The Rules of Brainstorming


Don't: Immediately get everyone involved
Do: Give people some time to think on their own
Oftentimes, the first step to brainstorming is to gather everyone in a room and start thinking. However, it's important to pump the breaks on group brainstorming right away.  .
In the book 59 Seconds: Think a Little, Change a Lot, Richard Wiseman explores why brainstorming in a group is not always the best way to come up with ideas.   .
Wiseman says, "Over 50 years of research shows that people often reach irrational decisions in groups… and highly biased assessments of the situation... strong willed people who lead group discussions can pressure others into conforming, self-censorship and create an illusion of unanimity. People are more creative away from the crowd."  .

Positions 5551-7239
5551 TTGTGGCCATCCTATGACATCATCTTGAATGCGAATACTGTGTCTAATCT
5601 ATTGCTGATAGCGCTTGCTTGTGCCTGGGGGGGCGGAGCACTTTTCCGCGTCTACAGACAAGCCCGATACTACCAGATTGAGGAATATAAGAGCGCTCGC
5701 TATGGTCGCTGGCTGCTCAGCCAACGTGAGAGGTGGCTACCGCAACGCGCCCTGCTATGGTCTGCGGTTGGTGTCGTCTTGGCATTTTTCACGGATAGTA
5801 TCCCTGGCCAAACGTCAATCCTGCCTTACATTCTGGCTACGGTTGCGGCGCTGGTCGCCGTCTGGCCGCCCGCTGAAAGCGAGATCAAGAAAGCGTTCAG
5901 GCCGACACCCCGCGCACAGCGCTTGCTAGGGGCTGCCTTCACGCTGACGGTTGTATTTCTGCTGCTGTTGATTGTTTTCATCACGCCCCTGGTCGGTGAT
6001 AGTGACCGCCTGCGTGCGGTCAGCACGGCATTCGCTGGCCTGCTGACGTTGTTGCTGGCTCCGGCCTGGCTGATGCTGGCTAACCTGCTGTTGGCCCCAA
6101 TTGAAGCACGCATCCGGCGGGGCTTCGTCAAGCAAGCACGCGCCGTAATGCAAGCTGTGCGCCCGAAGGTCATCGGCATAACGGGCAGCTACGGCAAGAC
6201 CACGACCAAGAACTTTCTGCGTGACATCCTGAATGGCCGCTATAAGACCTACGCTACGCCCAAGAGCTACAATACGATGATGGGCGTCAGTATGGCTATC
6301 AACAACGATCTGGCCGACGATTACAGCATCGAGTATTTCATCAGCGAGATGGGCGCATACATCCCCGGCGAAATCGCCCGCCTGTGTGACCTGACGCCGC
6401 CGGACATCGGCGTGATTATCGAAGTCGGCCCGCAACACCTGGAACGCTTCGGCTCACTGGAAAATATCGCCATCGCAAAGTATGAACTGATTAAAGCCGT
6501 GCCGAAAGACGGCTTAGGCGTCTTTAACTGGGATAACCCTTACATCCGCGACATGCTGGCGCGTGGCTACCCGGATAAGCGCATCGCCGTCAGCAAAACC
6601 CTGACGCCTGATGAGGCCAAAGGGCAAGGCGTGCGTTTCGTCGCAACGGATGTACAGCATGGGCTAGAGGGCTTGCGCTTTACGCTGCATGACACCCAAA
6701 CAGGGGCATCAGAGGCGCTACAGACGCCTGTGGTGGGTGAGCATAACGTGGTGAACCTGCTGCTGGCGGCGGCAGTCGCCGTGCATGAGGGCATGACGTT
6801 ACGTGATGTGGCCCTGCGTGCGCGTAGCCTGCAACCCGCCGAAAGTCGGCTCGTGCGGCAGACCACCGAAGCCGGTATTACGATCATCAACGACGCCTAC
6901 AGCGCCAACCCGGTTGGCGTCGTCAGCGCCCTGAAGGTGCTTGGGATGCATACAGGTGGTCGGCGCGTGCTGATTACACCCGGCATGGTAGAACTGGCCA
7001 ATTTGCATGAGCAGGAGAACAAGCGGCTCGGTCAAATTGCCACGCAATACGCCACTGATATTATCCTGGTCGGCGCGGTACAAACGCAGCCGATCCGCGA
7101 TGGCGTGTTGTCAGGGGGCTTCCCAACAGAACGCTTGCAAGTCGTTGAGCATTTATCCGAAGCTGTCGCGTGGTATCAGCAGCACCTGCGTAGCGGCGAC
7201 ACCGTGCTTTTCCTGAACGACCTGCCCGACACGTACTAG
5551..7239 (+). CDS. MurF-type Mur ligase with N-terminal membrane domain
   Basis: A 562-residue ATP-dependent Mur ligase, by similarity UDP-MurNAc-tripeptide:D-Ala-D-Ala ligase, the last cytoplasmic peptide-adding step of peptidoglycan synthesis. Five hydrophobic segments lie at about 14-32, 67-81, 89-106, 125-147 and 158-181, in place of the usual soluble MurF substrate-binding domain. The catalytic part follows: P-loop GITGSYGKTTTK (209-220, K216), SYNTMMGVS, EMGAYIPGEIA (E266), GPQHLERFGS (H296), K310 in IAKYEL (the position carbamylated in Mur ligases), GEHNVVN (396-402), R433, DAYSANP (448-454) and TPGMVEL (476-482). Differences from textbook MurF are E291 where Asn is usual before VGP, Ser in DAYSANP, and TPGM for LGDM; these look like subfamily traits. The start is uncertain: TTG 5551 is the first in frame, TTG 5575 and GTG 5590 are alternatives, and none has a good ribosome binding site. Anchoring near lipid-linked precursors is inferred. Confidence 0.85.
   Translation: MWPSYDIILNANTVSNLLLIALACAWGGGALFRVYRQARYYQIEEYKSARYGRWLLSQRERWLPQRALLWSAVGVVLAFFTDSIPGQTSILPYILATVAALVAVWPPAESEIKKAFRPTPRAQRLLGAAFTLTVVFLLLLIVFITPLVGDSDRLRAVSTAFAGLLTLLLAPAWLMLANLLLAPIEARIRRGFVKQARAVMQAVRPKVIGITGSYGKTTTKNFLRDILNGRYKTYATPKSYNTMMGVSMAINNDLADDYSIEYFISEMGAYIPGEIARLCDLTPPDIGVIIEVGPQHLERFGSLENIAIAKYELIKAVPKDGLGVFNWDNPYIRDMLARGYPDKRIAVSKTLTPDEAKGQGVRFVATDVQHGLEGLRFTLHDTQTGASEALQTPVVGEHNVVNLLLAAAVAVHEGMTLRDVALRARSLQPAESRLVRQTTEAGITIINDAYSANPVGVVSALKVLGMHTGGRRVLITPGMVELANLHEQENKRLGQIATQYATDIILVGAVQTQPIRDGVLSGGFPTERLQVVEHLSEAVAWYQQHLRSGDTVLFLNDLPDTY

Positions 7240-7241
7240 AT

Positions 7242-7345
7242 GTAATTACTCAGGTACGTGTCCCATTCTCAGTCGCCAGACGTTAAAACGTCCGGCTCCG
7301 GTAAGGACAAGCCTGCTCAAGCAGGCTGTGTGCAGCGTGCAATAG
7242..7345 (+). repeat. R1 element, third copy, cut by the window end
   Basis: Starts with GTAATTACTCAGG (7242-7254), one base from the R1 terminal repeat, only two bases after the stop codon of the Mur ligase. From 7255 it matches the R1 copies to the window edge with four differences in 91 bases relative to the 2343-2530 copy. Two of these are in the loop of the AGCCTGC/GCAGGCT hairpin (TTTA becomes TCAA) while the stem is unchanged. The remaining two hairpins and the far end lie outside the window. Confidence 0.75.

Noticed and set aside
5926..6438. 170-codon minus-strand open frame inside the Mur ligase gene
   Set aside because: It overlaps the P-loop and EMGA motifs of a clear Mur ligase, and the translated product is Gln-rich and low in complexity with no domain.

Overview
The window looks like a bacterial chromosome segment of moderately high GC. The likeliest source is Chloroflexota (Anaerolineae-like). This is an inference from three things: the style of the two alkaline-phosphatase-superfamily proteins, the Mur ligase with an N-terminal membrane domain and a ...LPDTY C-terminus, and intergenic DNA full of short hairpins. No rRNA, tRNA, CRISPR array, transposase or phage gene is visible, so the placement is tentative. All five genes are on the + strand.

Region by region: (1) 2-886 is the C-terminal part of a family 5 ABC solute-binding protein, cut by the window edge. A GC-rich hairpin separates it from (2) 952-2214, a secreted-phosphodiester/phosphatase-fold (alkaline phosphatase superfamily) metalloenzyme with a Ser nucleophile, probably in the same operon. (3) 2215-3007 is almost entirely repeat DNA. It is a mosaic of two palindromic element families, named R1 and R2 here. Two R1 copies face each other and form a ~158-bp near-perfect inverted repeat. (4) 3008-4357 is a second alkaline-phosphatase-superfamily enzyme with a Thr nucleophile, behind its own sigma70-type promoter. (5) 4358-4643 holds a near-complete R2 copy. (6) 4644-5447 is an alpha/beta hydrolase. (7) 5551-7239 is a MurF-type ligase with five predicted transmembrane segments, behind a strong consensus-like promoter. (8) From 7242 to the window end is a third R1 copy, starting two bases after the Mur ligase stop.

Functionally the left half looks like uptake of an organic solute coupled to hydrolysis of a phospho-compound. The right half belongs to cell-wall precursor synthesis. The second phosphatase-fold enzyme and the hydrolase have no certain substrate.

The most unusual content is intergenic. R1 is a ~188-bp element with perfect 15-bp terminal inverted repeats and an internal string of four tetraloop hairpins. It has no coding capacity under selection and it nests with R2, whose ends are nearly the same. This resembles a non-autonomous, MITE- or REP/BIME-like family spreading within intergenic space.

Instead, have your team come up with ideas on their own, prior to the brainstorming session. Give them time to think through and jot down their ideas independently, before sharing them with the group. This allows ideas to flow freely without any influence, intimidation, or unintentional groupthink.


Don't: Put limitations on the brainstorming session
Do: Allow everyone to talk openly without structure
You may be wondering, "Isn't it a little contradictory to have a blog post on the rules of brainstorming, and then suggest having no rules for brainstorming?" The truth is, without understanding how to get the most out of your brainstorming session, you're probably already putting your own unintentional limitations on it already.   .
Actively trying to keep the session open without engaging in judgement or labeling with statements like, "That's a bad idea" is the only rule you should be following. Other rules can put limitations on creativity and hinder your team from opening up to all possible options.  .